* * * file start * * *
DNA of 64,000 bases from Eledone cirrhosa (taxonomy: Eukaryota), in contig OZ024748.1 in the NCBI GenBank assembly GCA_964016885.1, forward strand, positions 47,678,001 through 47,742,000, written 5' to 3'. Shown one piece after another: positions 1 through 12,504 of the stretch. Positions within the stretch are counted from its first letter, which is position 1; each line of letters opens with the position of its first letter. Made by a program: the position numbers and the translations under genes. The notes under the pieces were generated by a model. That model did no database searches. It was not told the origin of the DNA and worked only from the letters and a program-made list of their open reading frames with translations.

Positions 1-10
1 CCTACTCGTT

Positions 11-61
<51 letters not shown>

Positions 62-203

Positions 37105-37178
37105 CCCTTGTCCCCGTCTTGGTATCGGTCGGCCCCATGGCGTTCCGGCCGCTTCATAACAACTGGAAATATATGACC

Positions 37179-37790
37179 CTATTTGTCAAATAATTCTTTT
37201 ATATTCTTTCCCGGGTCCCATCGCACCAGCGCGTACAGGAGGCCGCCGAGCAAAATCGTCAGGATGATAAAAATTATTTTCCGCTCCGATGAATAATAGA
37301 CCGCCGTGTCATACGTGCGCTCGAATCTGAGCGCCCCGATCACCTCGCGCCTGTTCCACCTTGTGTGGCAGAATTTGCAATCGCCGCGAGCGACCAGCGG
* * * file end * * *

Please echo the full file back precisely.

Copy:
DNA of 64,000 bases from Eledone cirrhosa (taxonomy: Eukaryota), in contig OZ024748.1 in the NCBI GenBank assembly GCA_964016885.1, forward strand, positions 47,678,001 through 47,742,000, written 5' to 3'. Shown one piece after another: positions 1 through 12,504 of the stretch. Positions within the stretch are counted from its first letter, which is position 1; each line of letters opens with the position of its first letter. Made by a program: the position numbers and the translations under genes. The notes under the pieces were generated by a model. That model did no database searches. It was not told the origin of the DNA and worked only from the letters and a program-made list of their open reading frames with translations.

Positions 1-10
1 CCTACTCGTT

Positions 11-61
<51 letters not shown>

Positions 62-203

Positions 37105-37178
37105 CCCTTGTCCCCGTCTTGGTATCGGTCGGCCCCATGGCGTTCCGGCCGCTTCATAACAACTGGAAATATATGACC

Positions 37179-37790
37179 CTATTTGTCAAATAATTCTTTT
37201 ATATTCTTTCCCGGGTCCCATCGCACCAGCGCGTACAGGAGGCCGCCGAGCAAAATCGTCAGGATGATAAAAATTATTTTCCGCTCCGATGAATAATAGA
37301 CCGCCGTGTCATACGTGCGCTCGAATCTGAGCGCCCCGATCACCTCGCGCCTGTTCCACCTTGTGTGGCAGAATTTGCAATCGCCGCGAGCGACCAGCGG